Natural textures and colours are the ticket – but don’t go beige-ly boring: love the flat near me with a wall adorned with shallow rattan baskets gathered on a sunny holiday. So easy and cheap as chips. More advanced, Rattan Man also created a ‘chandelier’ out of a delicate, shapely tree branch – it was suspended by fishing wire from the ceiling over the dining table. 

Stone or wood walls and floors can lend a delicious calm to a space. But you can cheat – with self-adhesive wood and bricks effect wallpapers from Decowall (£9.95 for 100cm x 1m). You could also try the Brewers wood effect range at Wallpaper Direct, £36.95 per 8ish metre roll. Check out also the log wallpaper in the Pedlars country pub interior and Piet Hien Eek's Scrapwood papers.

Photo via
Grow your own indoor living wall with Wally Woolly Pockets, £29.99 each from Amazon, or from Wantist in the US.

National Geographic do a range of photomural wallpapers for Graham Sanderson interiors. As a feature wall it could look a bit dodge but love the idea of swathing a downstairs loo or small bathroom with ‘Sunday’ – a forest of beautiful birch trees.

Paine’s Balsam Fir or Cedar incense cones, from Labour & Wait, promise to add ‘log cabin’ feel to any home. And the packaging is gorgeous. 

For further inspiration, check the Flickr group, Inspired by Nature.

Make your own pallet chair

I like a pallet. How could you not? They are the ultimate raw material for beginner recyclers. I've already written about a clever house and some cinema seating made from them – all very inspiring, but a bit daunting if you aren't a seasoned woodworker, perhaps.

Not any more. The other week, I wrote about a stunning new house designed by Studiomama, an interesting company with a focus on making the most of small spaces and recycled creations. And while raking through their website, I discovered an excellent innovation: downloadable PDF instructions for making your own furniture, including pallet chairs. Just like these (for Studiomama by some rather well-known names)...

Pallet chair by Cornelia Parker 

Pallet chair by Gavin Turk 

Pallet chair by Rachel Whiteread
Fancy knocking up one of these yourselves? 

Download illustrated instructions in PDF form, see left, starting at £10 (though some are free), from the Studiomama webstore – for chairs like these (minus the internationally renowned artist finishes, depending on who you are of course), as well as a sleek pallet lamp, an upright chair, kids' room, bench, stool and this rather marvellous outdoor kitchen.

Blog fancy: Brigg

Do you ever look around your unfinished home and sigh, thinking that if only you could justify spending the cash, you could resolve all sorts of small-scale domestic frustrations – from creating better storage, to more stylish seating, better lighting... if you're anything like me, the list goes on.

Which is why I was very happy this morning to discover a 
brilliantly inspiring Norwegian blog, called Brigg, which proves over and over again in its creative posts, that the solution is – literally – often right in front of you, and will cost you nada (not even a degree in DIY)...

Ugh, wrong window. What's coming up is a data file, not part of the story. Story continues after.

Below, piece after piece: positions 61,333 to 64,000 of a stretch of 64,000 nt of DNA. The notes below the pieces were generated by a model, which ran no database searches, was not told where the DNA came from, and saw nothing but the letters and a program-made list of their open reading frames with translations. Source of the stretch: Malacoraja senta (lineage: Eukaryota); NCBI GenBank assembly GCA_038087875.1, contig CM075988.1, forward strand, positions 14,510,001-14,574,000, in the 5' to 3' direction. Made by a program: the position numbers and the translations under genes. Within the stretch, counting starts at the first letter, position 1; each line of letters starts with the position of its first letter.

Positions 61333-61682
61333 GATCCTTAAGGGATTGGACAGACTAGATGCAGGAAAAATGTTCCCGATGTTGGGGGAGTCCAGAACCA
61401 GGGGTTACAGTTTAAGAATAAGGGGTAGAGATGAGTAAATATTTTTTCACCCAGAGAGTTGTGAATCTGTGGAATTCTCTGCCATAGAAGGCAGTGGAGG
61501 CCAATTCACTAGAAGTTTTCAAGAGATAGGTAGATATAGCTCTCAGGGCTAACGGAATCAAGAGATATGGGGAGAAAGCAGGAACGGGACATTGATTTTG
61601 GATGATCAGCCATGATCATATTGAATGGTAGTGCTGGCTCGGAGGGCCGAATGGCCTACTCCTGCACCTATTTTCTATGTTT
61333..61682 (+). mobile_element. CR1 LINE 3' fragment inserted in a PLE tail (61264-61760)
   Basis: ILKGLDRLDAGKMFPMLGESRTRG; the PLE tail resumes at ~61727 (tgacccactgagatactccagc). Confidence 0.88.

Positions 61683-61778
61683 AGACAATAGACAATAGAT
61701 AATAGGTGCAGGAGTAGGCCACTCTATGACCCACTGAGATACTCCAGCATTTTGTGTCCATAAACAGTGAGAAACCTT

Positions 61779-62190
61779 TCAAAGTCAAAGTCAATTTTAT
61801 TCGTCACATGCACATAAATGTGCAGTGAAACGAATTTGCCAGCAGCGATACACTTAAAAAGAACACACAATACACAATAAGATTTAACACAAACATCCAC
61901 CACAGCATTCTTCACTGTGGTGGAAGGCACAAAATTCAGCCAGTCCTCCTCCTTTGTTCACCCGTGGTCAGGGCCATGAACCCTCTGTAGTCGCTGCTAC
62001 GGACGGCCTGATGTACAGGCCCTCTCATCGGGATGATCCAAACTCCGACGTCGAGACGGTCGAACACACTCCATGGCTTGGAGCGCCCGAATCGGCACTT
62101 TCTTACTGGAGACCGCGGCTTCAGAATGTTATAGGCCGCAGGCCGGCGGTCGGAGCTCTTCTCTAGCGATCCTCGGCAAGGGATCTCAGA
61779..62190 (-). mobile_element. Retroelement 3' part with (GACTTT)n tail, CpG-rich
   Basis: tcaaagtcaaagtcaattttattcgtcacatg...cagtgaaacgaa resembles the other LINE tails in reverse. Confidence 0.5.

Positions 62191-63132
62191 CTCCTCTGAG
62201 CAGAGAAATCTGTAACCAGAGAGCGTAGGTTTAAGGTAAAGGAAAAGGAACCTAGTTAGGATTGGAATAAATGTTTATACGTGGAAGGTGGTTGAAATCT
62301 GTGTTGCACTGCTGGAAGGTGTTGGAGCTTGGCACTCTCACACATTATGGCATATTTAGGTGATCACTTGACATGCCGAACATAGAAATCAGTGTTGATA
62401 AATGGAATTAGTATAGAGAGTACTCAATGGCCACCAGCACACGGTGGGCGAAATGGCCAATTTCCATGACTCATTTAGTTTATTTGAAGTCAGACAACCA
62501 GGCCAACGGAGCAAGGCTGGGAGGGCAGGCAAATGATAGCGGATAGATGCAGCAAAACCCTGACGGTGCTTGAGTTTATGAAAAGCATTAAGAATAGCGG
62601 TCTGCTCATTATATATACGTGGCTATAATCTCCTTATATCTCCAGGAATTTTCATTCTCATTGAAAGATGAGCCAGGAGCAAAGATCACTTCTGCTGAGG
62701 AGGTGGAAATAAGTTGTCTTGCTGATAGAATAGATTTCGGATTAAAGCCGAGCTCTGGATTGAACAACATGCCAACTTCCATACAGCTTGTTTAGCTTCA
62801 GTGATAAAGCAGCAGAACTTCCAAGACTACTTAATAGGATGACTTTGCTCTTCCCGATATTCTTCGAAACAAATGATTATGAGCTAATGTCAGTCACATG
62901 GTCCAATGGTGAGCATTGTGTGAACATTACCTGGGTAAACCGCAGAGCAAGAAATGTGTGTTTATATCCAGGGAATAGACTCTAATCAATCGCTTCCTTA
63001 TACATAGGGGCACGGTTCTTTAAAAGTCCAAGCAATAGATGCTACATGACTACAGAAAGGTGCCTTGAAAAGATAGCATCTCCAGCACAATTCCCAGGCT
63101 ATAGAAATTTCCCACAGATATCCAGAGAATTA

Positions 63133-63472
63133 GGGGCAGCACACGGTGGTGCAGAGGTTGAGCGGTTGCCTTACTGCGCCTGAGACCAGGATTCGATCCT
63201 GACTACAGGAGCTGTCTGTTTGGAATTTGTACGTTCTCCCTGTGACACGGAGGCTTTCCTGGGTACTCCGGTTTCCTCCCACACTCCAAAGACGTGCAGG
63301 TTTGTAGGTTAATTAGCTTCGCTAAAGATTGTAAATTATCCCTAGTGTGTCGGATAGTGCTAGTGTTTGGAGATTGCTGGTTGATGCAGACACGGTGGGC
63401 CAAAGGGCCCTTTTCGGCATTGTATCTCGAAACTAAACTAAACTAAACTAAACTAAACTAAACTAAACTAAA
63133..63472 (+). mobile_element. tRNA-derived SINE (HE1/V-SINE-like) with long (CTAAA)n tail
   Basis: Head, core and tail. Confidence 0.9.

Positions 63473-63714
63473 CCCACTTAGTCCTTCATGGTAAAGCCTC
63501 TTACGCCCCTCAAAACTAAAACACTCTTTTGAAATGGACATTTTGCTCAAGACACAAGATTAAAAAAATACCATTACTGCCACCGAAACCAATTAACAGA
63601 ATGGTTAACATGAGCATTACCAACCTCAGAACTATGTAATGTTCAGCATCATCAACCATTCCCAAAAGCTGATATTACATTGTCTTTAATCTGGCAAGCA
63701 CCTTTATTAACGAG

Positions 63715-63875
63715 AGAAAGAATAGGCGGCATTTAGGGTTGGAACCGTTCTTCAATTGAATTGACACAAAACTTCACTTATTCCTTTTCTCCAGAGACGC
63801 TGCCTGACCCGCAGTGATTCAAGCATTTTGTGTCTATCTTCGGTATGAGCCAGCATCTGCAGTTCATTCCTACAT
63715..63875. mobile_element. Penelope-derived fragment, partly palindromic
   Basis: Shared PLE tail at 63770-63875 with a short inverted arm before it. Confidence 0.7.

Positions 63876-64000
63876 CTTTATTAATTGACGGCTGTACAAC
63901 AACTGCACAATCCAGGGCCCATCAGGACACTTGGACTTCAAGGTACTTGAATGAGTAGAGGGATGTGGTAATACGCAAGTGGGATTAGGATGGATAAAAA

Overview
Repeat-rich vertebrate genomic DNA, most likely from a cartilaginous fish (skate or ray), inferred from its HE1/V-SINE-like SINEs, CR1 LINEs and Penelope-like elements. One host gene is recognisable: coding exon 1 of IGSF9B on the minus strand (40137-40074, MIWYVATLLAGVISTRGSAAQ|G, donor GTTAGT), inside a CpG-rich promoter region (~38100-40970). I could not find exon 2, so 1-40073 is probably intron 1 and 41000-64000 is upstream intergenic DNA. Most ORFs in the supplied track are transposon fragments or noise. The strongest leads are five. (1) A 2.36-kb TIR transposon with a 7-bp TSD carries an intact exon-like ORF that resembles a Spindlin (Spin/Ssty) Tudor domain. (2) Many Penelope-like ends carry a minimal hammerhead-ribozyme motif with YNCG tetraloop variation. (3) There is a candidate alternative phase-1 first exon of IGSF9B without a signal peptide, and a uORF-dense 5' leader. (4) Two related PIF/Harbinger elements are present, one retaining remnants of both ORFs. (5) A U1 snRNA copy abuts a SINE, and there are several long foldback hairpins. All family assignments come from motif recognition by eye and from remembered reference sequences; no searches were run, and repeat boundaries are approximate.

Coat hanger bedside shelf This is a staggeringly simple idea. Yes, you could spend some time painting a wire coat hanger a good colour, but even unpainted it's a good-looking, space-saving solution to where to put your magazine or book at bedtime, particularly where space is limited.

In my own bedroom, I have a mezzanine that my mattress sits on and it goes right up to the walls each side. Meaning no bedside table space. This would have worked perfectly (perhaps several of them on each side of the bed). Instead, when I did it up, I found a perspex kitchen cupboard divider in the Ikea kitchen accessories section to use for the purpose; a shallow rectangular box that I attached to the wall on one side. Things on the other side get stuffed down the side of the mattress. Which isn't ideal. So I think I'll try this in my imminent bedroom re-decoration project. Watch this space.

Paper bag vase I have lots of small vases or jugs or jars to put little bunches of flowers in. But for large blooms, options are limited. And even with small arrangements, sometimes the right container for the job just doesn't go as well as it could with the flowers. Or you want matching vases but have recently cleared out (as we did the other week) your overflowing 'I'll keep these jars in case they come in handy for something' cupboard. Solution? Put a bag over it. What doesn't go with brown paper? 


Bedroom storage Just goes to show that with a tiny bit of pimping – painting one drawer with blackboard paint, wall-mounting the unit and adding an interesting lump of wood to dangle things from above – a plain old Ikea Moppe mini chest of drawers can become a feature rather than just a functional thing announcing that you shop in the Swedish megastore.

Dog bed I love this (and the cheeky little hound modelling it). I have old cushions and pillows – rather than a zig-zagged child's mattress, as used here – that I could use to the same end, along with the dog's favourite bit of soft fabric. Belts, eh? Genius. If you don't have suitable or spare trouser holders to hand, luggage straps would do. You can also make stools using them around piles of magazines, like this.

Love that light arrangement, too. I have one of those industrial/outdoors lightbulb garlands in my under-stairs cupboard, left behind by the previous owners who'd strung it up with multicoloured bulbs in the garden. I have never quite worked out what to do with it... until now.